May 9 2019

Burlington Woman Charged in Death of Baby Under Her Care Testifies in Court

By: Rich Hosford

The Burlington woman charged in the death of a 6-month-old girl who was under her care by shaking spoke in her own defense in court this week.


Pallavi Macharla, 44, said she tried to save six-month-old Ridhima after the baby started having difficulties breathing after being felt homemade applesauce that her mother had prepared.


“She wasn’t breathing, she had labored breathing, Macharla is quoted by CBS Boston as saying in Middlesex Superior Court. “All I was thinking was to bring her back to breathing.”


As reported on BNEWS, authorities say that on Thursday, March 27, 2014, Ridhima was left in the care of Macharla, a neighbor who regularly provided child care for the baby. At approximately 2:40 p.m, Macharla called the baby’s mother to say the baby was not breathing.


The mother drove to Macharla’s home and saw the babysitter performing mouth-mouth resuscitation on her daughter who was limp and unresponsive. The mother immediately called 911 and the baby was transported Lahey Hospital and then to Boston Children’s Hospital where she was pronounced dead three days later.


Middlesex District Attorney’s office contends that Marcharla caused the baby’s death by either shaking and/or blunt force trauma to the head. Prosecutors suggested in court that the caregiver may have become frustrated with the baby’s crying and shook her.


Marcharla maintained that the baby had stopped breathing after eating the applesauce and that she did all she could to save her. She said the applesauce was “not smooth” and had “very small pieces” of apple in it. She also testified that Ridhima was unusually tired that day and had take a longer nap than normal.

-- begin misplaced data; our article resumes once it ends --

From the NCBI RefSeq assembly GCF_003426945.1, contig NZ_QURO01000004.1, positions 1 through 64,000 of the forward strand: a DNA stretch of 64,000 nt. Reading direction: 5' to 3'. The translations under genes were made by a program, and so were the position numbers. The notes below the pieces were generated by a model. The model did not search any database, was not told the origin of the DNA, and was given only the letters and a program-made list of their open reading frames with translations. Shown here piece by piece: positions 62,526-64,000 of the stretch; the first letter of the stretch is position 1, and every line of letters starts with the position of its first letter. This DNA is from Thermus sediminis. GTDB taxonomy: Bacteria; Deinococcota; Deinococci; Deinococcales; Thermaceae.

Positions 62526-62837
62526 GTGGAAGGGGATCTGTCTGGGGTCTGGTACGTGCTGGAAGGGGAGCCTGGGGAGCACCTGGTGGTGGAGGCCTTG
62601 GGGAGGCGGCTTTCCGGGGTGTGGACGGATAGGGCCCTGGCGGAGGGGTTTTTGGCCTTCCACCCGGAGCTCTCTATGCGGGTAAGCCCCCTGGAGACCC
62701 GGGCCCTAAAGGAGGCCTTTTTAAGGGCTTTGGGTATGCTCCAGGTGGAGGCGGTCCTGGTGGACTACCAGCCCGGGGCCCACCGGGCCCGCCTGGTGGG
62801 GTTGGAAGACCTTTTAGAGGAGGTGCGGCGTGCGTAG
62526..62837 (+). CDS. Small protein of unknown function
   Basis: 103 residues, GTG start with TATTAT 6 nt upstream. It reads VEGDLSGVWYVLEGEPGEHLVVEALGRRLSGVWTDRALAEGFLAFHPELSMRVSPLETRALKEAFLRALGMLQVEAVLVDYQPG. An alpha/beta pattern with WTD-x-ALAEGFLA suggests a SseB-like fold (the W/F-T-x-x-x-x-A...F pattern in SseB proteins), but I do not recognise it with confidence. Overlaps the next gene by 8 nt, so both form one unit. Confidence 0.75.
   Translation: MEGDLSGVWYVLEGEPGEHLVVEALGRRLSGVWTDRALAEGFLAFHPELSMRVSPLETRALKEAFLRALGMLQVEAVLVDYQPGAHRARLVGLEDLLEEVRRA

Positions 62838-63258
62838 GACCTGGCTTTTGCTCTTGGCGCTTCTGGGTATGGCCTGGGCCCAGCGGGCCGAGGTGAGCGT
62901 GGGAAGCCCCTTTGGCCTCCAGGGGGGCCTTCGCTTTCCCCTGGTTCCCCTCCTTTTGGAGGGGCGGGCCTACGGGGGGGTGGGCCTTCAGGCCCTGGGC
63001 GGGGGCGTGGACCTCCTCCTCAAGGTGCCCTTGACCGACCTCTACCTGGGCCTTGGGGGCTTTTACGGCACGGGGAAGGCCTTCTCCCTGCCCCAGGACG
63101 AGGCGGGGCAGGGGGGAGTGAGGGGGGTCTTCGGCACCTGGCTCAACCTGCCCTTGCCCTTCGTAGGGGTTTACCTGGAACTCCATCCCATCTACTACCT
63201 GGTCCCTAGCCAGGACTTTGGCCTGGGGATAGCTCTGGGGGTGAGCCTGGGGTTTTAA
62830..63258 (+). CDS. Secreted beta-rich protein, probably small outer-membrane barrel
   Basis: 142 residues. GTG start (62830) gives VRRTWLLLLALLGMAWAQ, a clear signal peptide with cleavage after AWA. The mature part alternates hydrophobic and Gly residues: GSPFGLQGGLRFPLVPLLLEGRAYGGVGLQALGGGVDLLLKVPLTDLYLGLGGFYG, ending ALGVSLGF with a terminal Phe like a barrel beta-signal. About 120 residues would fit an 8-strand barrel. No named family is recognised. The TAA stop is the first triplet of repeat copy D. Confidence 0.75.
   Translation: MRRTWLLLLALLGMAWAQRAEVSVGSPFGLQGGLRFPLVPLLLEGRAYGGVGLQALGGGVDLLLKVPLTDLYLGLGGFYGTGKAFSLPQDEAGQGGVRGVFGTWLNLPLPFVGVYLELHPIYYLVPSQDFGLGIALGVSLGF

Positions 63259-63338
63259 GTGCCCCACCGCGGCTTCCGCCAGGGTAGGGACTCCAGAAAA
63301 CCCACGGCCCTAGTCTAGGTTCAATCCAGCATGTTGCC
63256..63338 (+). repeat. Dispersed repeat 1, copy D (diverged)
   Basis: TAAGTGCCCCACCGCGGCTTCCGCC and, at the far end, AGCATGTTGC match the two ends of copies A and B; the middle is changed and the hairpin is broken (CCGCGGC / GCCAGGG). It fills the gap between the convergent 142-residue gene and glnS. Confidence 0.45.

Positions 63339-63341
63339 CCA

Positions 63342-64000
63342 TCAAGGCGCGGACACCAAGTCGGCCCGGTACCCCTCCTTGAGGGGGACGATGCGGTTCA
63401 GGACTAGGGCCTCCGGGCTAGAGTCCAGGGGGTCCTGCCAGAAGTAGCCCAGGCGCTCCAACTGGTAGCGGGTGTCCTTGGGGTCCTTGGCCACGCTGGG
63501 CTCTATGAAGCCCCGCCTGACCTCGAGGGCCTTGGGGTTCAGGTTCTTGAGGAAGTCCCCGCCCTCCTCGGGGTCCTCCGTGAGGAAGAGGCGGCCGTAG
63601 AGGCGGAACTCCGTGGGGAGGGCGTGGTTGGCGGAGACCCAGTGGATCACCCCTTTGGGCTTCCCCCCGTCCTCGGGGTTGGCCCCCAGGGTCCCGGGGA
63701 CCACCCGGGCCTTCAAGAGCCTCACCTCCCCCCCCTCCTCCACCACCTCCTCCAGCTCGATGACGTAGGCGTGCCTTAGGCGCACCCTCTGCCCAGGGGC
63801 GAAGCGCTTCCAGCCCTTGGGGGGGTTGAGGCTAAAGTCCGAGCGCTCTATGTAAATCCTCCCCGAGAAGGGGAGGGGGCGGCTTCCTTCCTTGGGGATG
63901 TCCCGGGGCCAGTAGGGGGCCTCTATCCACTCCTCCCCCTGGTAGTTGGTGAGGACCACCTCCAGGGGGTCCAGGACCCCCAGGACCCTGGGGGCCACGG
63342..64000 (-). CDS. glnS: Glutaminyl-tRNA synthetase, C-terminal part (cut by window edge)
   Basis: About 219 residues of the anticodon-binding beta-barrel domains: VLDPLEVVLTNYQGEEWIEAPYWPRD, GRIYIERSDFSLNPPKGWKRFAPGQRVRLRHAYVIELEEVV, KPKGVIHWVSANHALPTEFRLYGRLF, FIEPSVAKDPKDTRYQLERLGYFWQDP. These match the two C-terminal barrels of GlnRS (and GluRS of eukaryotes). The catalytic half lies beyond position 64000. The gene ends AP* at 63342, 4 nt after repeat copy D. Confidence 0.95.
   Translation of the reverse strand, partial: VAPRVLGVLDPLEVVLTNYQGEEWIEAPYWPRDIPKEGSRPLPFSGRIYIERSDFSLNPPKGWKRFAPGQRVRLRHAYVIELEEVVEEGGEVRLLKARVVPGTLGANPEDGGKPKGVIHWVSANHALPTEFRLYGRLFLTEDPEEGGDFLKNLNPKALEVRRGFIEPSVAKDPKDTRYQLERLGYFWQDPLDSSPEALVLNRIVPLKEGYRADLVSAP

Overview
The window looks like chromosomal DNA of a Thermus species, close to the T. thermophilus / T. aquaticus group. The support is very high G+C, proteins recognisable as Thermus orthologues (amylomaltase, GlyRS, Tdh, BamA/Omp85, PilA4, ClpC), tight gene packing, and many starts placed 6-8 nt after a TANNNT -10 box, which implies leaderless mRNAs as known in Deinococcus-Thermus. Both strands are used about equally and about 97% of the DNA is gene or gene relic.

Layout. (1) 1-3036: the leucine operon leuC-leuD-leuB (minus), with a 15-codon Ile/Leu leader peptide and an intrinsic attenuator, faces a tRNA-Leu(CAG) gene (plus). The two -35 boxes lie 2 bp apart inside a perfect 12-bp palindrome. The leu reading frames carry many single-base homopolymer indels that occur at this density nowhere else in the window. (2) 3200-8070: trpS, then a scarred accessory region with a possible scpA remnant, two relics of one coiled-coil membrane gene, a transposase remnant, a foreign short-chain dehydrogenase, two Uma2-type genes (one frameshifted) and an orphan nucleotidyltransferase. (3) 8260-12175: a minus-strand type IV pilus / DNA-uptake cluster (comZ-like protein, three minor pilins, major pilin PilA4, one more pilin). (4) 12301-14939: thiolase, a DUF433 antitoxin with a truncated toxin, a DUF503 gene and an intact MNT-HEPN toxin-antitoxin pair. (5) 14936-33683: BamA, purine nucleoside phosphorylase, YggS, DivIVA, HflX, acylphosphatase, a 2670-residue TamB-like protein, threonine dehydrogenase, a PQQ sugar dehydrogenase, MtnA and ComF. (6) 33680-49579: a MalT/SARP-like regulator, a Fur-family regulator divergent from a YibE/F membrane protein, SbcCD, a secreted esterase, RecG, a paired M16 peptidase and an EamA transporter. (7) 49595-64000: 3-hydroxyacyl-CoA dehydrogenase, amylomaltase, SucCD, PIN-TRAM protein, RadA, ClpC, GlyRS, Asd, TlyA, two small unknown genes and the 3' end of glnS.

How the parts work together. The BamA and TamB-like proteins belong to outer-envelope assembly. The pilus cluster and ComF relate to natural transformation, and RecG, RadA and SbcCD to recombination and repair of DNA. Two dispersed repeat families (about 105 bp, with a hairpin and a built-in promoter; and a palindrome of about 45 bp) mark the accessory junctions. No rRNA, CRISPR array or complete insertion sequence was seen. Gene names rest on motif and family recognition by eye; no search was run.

Dr. Anna McDonald, who performed an autopsy on the baby initially determined the baby died from abusive head trauma and excessive shaking but later said she was no longer convinced the death was a homicide. In 2016 she said that after reviewing reports from the defense she said she came to believe the child died from cardiac arrest.


However, her supervisor at the time, Dr. Henry Nields, testified he saw no signs of any disease or anything else that would explain the death. He said the autopsy suggests either impact with an object or multiple impacts, the Boston Globe reports.


If convicted of first-degree murder, Macharla faces life in prison without parole.


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